Another trend in the business school curricula is the introduction of FinTech courses. One focus of FinTech is, of course, blockchain. The significance of this revolutionary technology with a potential to disrupt otherwise conservative industries such as banking and insurance goes way beyond its most famed offshoot, bitcoin.
Sustainability is another notable focus. “Business world interest in issues such as climate change and renewable energy has soared, which has dramatically increased the importance of sustainability in every MBA curriculum,” highlights Fred Shevaca-Duwe for BusinessBecause.
The MBA survives another challenge
The MBA itself has developed a sustainable model that cannot be easily affected by social, economic, and political change. After the 2008 financial crisis, the next disturbances were the Trump immigration policy and Brexit. Their effects on business education have been much debated for a while now. Despite the temporary decline in interest of applicants to US schools, the latter are still the top international destination. There are concerns and some real hurdles around the tightening of immigration policies, but it is too early to draw any final conclusions. About 58% of candidates prefer the US as a place to study, Western Europe is in second place with 25%, followed by Canada (7%), East and Southeast Asia (5%), Australia and the Pacific Islands (3%), Latin America (1%), and the Middle East/Africa (1%).
The effects of Brexit on UK business education are negligible, emphasising the good traditions and reputation of British institutions. Chris Healy, head of MBA Marketing & Recruitment Alliance Manchester Business School, highlights an important aspect of the situation and reassures UK-bound MBA applicants about their career prospects: “It’s worth noting that the majority of international students studying in MBA programmes at the top schools in the UK are from outside of the EU and have faced changing and challenging visa regulations for the past few years. We have been able to work with our students in order for many of them to stay in the UK after graduation as per their career desires.”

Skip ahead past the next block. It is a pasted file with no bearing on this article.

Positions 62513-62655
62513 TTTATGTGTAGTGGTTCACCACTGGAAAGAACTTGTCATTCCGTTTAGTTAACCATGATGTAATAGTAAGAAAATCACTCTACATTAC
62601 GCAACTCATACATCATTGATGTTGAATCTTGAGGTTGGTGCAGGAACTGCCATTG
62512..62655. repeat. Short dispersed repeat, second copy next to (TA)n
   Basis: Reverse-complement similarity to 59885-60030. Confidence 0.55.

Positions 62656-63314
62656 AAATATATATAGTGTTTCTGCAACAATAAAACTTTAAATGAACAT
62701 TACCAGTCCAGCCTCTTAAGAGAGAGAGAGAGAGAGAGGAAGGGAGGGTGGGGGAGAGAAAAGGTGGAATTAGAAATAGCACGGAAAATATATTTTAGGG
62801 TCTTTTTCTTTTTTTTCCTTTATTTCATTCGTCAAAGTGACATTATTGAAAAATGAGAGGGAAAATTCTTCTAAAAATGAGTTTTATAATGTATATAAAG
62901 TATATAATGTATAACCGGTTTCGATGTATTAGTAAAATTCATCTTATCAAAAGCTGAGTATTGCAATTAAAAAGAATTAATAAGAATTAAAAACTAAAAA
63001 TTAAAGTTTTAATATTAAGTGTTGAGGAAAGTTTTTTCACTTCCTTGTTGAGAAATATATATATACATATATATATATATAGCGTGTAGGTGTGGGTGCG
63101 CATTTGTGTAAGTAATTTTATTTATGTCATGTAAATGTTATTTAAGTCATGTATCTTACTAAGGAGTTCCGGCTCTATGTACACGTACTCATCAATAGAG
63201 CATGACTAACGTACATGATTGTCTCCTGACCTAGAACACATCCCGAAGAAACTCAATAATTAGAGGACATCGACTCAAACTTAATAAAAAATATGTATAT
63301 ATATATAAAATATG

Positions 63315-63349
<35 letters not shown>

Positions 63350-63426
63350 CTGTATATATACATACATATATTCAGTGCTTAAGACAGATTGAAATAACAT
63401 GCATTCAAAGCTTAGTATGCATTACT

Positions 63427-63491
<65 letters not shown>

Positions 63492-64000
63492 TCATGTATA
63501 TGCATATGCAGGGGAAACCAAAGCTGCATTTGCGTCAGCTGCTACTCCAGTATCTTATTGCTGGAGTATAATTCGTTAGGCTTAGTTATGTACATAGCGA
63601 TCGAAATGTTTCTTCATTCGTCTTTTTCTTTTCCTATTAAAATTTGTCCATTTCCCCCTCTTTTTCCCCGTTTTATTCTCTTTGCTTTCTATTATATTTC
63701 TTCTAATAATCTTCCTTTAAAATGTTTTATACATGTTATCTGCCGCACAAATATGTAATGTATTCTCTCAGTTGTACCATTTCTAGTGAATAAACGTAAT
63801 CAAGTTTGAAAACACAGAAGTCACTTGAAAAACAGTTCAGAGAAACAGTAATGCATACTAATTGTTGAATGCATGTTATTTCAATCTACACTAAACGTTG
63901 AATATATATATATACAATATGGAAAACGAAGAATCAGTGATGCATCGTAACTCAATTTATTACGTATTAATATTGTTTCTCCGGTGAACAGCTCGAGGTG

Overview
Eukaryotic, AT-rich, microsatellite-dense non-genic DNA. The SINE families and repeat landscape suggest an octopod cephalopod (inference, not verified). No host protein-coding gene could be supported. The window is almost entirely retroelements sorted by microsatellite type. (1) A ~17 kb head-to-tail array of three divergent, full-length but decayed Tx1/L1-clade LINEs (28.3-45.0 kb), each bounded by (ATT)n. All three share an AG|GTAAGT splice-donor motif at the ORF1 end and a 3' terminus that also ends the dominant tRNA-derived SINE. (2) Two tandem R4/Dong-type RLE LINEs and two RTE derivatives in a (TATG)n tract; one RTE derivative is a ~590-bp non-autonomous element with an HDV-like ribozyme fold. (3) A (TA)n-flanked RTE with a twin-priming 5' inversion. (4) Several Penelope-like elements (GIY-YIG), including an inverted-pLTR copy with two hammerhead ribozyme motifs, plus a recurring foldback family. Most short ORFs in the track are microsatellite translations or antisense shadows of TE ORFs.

The evergreen benefits of an MBA degree
Worthwhile Return on Investment (ROI)
Maybe, as millennials transform business education in the years to come, the ROI of MBA studies will be reported in terms of social impact. However, as the MBA requires a sound financial investment, the impact of an MBA on career growth and earnings is still important. Traditionally, the salaries of MBA graduates have been high. This is confirmed by the latest Graduate Management Admissions Council (GMAC) survey: based on the responses of 10,882 business school alumni from 274 institutions, their median base salary worldwide is USD 115,000. Naturally, the pay an employee receives will ultimately depend on the level of their position and where they are located geographically. For example, graduates at the executive level in the US take home USD 185,000; their peers in Europe earn USD 145,000; in Canada it is USD 135,000, and USD 130,000 is normal in the Asia–Pacific region. Figures are considerably lower for alumni in mid-level positions, but still disproportionately higher when compared to the remuneration of graduates from other disciplines. An MBA mid-level professional pockets USD 105,000 in the US, USD 85,000 in Canada, USD 75,000 in Europe, and USD 55,000 in the Asia–Pacific area.